Father's Day makes me melancholy. I loved my dad a lot and he loved all six of his kids. But, as often happens, when I became a teenager our relationship became strained and contentious. Unfortunately, the strain in our relationship lasted well into his old age and my adulthood. He's been gone a long time now and the passage of time has softened my feelings. I think that's a lovely gift you get with age.

You see, my dad was an enigma. He was extremely tenderhearted but very quick to anger and he cussed like a sailor. If you were on the receiving end of his anger, it was terrifying. He was prone to violent outbursts. Just being in the vicinity when he was mad about anything was very frightening. I could tell you stories that would curl your toes, but, for today, I choose to remember the happy times.

Daddy loved to fish. One of my earliest memories is of him coming home from fishing on Saturday morning. He was carrying his rod and reel in one hand and his tackle box and minnow bucket in the other. There was nothing unusual about that except, this particular morning, there was a glint in his eye. He squatted down on the front porch and opened the top of the minnow bucket. Inside was a very small, very wild kitten that poked his head up as soon as the lid was opened. He had found several kittens living among the rocks near the dam where he fished. He could only catch one of them, so he brought it home. I have no doubt that he would have brought all of them if he could have caught them. My little sister and I were very excited to have a new kitten and that wild kitten was soon a beloved pet. 

Once we moved to South Texas and my brothers grew older and left home, I would often go fishing with him on Saturday mornings. We would go down to the bayfront and walk out on the breakwater and spend hours sitting and talking as we fished. Those were special times and made me feel very close to him. It made me feel special to get to spend one-on-one time with him.

Another of my early memories is of Daddy teaching me to swim. I must have been very little, because I could swim very early. But I remember him standing in the lake and helping me swim by stretching his arms out in front and supporting me under my stomach while I floated. Then he would walk along with his arms outstretched, supporting me as I kicked my feet and paddled my arms. Before I knew it, I was swimming.

My dad was employed as a civilian mechanic working on heavy equipment for the US Navy. He worked 7 to 4 with a thirty minute drive in each direction. He got up at 5 a.m. and my Mom made a full breakfast for him every morning. I will always associate the smell of frying bacon or sausage, fresh-baked biscuits, and coffee brewing with him.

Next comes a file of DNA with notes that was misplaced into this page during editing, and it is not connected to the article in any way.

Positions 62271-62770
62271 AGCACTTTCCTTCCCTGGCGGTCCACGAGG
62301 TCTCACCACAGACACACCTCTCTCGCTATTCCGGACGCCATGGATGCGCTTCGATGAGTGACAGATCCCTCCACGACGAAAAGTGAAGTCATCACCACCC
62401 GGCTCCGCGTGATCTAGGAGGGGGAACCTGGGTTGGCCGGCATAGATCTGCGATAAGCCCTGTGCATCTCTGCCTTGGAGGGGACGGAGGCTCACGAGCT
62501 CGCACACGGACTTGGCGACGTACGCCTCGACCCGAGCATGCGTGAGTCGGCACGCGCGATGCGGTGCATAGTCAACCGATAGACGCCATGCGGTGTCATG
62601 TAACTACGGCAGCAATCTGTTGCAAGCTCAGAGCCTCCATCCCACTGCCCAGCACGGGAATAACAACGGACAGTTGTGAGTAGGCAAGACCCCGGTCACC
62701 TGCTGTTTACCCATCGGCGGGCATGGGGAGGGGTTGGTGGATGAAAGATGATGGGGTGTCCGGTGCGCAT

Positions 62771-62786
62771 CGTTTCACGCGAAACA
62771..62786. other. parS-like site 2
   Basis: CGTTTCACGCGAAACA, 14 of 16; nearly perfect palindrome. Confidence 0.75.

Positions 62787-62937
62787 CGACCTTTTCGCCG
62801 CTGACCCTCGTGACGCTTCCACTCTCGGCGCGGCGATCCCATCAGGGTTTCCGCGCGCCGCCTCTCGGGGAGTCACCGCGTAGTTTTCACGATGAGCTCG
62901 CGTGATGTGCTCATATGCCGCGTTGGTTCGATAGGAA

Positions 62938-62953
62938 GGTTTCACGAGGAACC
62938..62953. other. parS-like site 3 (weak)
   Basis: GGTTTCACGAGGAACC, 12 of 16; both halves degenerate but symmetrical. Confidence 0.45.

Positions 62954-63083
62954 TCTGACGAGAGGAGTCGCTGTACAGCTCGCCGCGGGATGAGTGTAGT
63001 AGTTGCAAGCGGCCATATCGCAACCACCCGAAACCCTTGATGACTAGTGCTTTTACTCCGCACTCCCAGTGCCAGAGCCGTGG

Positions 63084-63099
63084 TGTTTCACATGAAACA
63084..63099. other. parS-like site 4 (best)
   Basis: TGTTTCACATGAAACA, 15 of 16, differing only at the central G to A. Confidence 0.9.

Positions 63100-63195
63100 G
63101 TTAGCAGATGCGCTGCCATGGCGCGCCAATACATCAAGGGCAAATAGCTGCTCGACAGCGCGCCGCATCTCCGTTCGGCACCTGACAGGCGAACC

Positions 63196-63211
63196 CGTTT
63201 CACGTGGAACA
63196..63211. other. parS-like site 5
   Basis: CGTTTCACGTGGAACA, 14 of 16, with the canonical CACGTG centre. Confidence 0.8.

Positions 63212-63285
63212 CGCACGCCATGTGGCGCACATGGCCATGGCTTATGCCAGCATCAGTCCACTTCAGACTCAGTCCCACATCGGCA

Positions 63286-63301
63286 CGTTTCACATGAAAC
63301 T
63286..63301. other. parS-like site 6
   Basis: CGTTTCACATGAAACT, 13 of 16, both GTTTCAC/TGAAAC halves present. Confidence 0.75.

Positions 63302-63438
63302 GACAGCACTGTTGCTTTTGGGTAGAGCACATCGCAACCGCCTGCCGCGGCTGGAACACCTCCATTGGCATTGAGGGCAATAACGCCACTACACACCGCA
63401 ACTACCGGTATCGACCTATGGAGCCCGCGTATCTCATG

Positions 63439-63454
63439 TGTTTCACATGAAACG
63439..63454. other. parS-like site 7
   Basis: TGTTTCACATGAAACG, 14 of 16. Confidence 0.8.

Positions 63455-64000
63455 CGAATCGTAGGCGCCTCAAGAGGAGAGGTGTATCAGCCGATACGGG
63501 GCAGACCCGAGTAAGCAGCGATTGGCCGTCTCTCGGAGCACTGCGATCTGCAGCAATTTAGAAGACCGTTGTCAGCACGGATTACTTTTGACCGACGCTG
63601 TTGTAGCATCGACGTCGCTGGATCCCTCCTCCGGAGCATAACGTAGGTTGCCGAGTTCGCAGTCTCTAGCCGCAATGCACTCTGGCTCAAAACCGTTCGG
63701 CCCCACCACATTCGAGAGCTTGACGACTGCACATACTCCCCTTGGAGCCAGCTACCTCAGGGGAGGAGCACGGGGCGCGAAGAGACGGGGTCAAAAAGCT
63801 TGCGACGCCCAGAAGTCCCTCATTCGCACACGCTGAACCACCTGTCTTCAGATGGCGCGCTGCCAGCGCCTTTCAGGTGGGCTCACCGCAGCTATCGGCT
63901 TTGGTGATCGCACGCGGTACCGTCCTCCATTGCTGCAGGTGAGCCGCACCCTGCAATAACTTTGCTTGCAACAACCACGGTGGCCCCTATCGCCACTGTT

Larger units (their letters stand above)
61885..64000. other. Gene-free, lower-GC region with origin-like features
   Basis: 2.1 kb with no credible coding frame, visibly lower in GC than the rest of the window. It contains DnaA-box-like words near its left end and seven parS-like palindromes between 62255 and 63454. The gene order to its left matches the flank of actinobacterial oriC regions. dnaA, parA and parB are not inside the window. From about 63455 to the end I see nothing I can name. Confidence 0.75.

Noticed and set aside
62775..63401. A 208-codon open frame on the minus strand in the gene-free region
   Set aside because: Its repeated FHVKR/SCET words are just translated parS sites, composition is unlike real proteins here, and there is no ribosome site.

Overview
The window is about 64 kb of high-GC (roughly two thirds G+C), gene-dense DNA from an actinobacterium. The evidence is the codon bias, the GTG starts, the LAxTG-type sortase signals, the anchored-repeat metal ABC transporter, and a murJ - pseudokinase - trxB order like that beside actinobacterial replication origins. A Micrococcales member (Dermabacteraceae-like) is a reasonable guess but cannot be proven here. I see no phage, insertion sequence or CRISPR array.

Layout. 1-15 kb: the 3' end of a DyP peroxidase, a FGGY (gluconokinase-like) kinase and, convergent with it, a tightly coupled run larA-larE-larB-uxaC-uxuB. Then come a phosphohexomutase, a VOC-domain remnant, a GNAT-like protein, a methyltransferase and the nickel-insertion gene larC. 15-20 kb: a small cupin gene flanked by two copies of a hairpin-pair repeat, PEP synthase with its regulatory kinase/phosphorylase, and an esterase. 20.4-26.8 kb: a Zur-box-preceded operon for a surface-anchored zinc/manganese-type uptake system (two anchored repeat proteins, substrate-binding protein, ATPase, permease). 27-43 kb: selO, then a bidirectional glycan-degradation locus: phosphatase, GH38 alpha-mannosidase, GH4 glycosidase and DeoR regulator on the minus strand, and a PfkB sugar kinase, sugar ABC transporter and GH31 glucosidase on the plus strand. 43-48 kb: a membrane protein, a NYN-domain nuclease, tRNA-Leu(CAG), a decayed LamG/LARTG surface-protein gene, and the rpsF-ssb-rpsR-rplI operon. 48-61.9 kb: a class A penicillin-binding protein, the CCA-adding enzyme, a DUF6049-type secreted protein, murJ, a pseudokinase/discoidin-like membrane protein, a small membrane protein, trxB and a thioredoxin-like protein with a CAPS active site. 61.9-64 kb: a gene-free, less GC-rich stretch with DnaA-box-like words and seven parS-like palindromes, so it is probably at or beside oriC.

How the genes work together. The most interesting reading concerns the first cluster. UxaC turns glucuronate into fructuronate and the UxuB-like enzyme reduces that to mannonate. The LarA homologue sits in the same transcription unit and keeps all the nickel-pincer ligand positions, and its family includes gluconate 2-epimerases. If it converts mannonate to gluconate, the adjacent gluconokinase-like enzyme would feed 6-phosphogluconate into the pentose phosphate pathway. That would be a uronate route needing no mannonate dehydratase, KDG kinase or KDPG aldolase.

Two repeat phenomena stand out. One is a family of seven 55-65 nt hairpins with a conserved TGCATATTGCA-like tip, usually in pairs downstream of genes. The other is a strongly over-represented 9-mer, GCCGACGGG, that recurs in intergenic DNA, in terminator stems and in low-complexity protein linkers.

When he got home from work he was always covered in grease. He would take his work clothes off in front of the washing machine and go straight to the bathtub where Mom had already drawn his bath. His hands were a working man's hands, rough and stained with grease.  When he retired and stopped working as a mechanic, it took years for the grease stains to fade away.

Because of the schedule he worked, we had dinner at 5 o'clock and the house had to be quiet by 9 o'clock. Woe be unto the child who received a phone call after nine. When the phone rang after 9, my mother answered it and made it perfectly clear that we were not allowed to have phone calls that late. Those callers rarely called back ... ever. When she got off the phone, she headed straight for our room and read us the riot act. We soon learned to tell our friends that we were not allowed late evening phone calls.

My Dad was a reader. I rarely saw him without a book in his hand. He loved Zane Grey and often had a paperback rolled up and stuck in his back pocket along with his red mechanic's rag. He read in the bathroom, he read at the table, and he read in bed. I got my love of reading from him. Why couldn't I also have gotten his "bird legs?" Instead I got my mother's tree trunk legs and my dad's love of reading.

On Saturday and Sunday mornings he would be up early, often waiting for the newspaper to be delivered. He would sit at the dining room table and drink coffee as he read the paper. He liked his coffee black and he drank it by "saucering and blowing." He would pour a little bit at a time out of his cup and into his saucer. Then he would blow on it until it was cool and slurp it out of the saucer. It was fascinating to watch as a youngster. Then he would take his newspaper and go back to bed where he finished reading it.

As soon as I got out of bed, I would make a beeline directly for Daddy and Momma's bed where I would climb in between them and beg him to read "the funnies" to me. Many mornings there would be three or four kids on the bed for him to read to us.

When the grand-kids came along, they loved to lay on the bed cuddled up to his big belly. This delighted him beyond words. He was as bald as Telly Savalas, but he had very thick chest hair. He always wore v-neck t-shirts. Almost without fail, the grand-babies would tangle their tiny fingers in his chest hair and pull. He would wince in pain and they would giggle. Smiling though the pain, he never stopped them. There was very little that he loved more than his grandchildren.